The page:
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Is the Russian bear back in his cave?

bearrussThe Ukraine had been the topic on everyone’s lips for over six months. Today, nary a word is written about Russian’s plan to annex that nation. You can thank declining oil prices for that.
While most of the west rejoices over the recent precipitous drop in the price of oil, the story is quite different for the largest producer of fossil fuel energy, Mother Russia. That’s right, Russia, and not Saudi Arabia, leads the world in energy production. As such, Russia depends on energy for 16% percent of its gross domestic product, 52% of total Federal revenues and 70% of all exports. And that was in 2012. Since then the numbers are even higher.
As the price of energy continues to decline, so does the Russian currency, the Ruble. It has dropped by 26% in the last year and just today fell another 1.3%. In the first half of this year alone the Russian economy contracted by over 10% and that was before the brunt of the oil decline occurred. Russian officials estimated they will lose $90-100 billion a year based on oil’s decline.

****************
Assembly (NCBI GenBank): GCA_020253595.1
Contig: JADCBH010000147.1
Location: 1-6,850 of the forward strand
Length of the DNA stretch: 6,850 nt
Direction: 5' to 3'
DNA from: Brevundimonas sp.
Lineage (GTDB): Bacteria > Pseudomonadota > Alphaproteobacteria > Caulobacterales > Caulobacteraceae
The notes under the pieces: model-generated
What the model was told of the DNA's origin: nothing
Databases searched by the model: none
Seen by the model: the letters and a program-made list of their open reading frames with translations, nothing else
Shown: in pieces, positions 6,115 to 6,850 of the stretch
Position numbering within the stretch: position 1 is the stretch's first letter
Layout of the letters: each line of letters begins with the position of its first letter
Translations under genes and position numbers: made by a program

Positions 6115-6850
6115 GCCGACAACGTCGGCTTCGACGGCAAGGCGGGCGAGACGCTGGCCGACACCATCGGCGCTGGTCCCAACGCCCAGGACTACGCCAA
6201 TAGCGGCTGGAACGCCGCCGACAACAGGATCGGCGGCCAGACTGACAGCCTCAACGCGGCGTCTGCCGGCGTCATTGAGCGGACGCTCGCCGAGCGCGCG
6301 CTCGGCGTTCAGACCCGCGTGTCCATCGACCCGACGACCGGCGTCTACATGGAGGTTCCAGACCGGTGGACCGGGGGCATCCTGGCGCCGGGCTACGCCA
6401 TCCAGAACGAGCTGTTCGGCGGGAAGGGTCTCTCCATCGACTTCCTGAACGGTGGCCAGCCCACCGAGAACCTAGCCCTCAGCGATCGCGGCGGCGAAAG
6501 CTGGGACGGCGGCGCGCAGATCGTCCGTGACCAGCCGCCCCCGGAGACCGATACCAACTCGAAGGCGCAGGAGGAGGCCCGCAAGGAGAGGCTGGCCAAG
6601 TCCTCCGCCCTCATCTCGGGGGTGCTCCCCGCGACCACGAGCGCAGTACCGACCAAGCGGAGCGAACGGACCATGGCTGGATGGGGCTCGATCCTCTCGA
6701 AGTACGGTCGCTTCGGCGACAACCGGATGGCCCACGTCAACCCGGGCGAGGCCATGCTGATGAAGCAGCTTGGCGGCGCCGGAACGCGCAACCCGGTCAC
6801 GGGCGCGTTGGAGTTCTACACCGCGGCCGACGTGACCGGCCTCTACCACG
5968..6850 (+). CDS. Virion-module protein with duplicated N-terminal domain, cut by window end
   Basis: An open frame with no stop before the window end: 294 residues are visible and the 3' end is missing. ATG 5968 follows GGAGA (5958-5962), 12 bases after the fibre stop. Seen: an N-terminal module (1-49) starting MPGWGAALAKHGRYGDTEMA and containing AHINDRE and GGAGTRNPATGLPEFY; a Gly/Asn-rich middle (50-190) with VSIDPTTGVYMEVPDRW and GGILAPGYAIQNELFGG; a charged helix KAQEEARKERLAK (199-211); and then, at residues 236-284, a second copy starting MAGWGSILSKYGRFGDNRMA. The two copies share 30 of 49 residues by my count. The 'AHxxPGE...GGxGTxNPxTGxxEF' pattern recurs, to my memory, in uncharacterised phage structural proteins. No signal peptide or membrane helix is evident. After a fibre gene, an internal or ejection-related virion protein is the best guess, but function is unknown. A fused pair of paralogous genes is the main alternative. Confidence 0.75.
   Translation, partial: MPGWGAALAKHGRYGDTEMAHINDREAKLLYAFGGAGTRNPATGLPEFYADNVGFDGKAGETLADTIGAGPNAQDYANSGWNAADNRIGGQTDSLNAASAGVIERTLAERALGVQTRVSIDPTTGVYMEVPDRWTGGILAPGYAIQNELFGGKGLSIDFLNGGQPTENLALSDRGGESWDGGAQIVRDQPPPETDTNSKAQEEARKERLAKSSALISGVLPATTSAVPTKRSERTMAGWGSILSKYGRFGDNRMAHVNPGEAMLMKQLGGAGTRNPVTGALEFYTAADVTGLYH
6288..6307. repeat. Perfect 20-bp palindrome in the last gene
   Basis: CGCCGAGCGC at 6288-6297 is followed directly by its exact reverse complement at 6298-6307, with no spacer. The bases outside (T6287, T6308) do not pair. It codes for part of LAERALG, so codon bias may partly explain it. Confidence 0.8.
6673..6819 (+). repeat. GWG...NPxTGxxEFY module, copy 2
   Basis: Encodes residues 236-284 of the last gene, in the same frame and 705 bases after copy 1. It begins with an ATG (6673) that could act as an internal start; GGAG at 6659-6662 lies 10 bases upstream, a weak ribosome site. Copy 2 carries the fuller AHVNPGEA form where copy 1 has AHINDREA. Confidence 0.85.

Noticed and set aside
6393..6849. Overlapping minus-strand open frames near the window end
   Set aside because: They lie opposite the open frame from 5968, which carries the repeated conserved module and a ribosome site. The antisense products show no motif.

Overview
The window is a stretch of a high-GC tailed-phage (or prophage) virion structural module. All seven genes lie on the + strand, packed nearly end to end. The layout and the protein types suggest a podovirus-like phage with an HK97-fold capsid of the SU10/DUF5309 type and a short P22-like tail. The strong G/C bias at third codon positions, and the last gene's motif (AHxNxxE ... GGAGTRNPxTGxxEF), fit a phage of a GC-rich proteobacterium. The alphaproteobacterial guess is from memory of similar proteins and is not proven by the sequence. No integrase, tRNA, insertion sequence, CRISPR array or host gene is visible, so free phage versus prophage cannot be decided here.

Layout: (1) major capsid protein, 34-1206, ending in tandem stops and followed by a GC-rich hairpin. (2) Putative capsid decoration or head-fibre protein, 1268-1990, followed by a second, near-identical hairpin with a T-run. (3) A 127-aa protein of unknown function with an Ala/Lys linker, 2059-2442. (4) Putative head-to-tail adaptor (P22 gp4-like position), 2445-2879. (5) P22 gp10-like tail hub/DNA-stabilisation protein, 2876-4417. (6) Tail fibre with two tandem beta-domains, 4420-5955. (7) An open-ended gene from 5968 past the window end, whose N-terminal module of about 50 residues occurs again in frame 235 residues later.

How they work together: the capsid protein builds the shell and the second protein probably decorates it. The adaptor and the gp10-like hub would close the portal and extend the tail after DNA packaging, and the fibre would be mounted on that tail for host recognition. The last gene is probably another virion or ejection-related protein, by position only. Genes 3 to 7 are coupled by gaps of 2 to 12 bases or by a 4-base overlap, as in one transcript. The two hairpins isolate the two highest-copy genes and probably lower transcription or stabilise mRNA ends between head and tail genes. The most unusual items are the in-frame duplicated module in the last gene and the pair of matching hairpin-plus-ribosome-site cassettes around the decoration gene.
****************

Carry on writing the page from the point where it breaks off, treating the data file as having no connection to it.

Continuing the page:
Officially, the Russian Economic Ministry cut their forecast for GDP in 2015 from 1.2% to -0.8. The Russian people are going to feel that bite with real incomes falling by 2.8%. This will be the country’s first recession since 2009. At the same time, the inflation rate is expected to rise from 7.5% to 9%. In an effort to combat rising inflation their central bank is hiking interest rates at the same time to almost 10.5%, further hurting economic growth.
Earlier in the year, the prospects for the Russian economy were already looking fairly anemic, thanks to Putin’s adventurism in Crimea. In retaliation, U.S. and European sanctions have now begun to bite. By Russian forecasts, those sanctions will cost the country $40 billion this year. They have also effectively closed off global capital markets to Russian banks and corporations. As a result, investment has dropped off a cliff as uncertainty, combined with a lack of security, has devastated corporate Russia.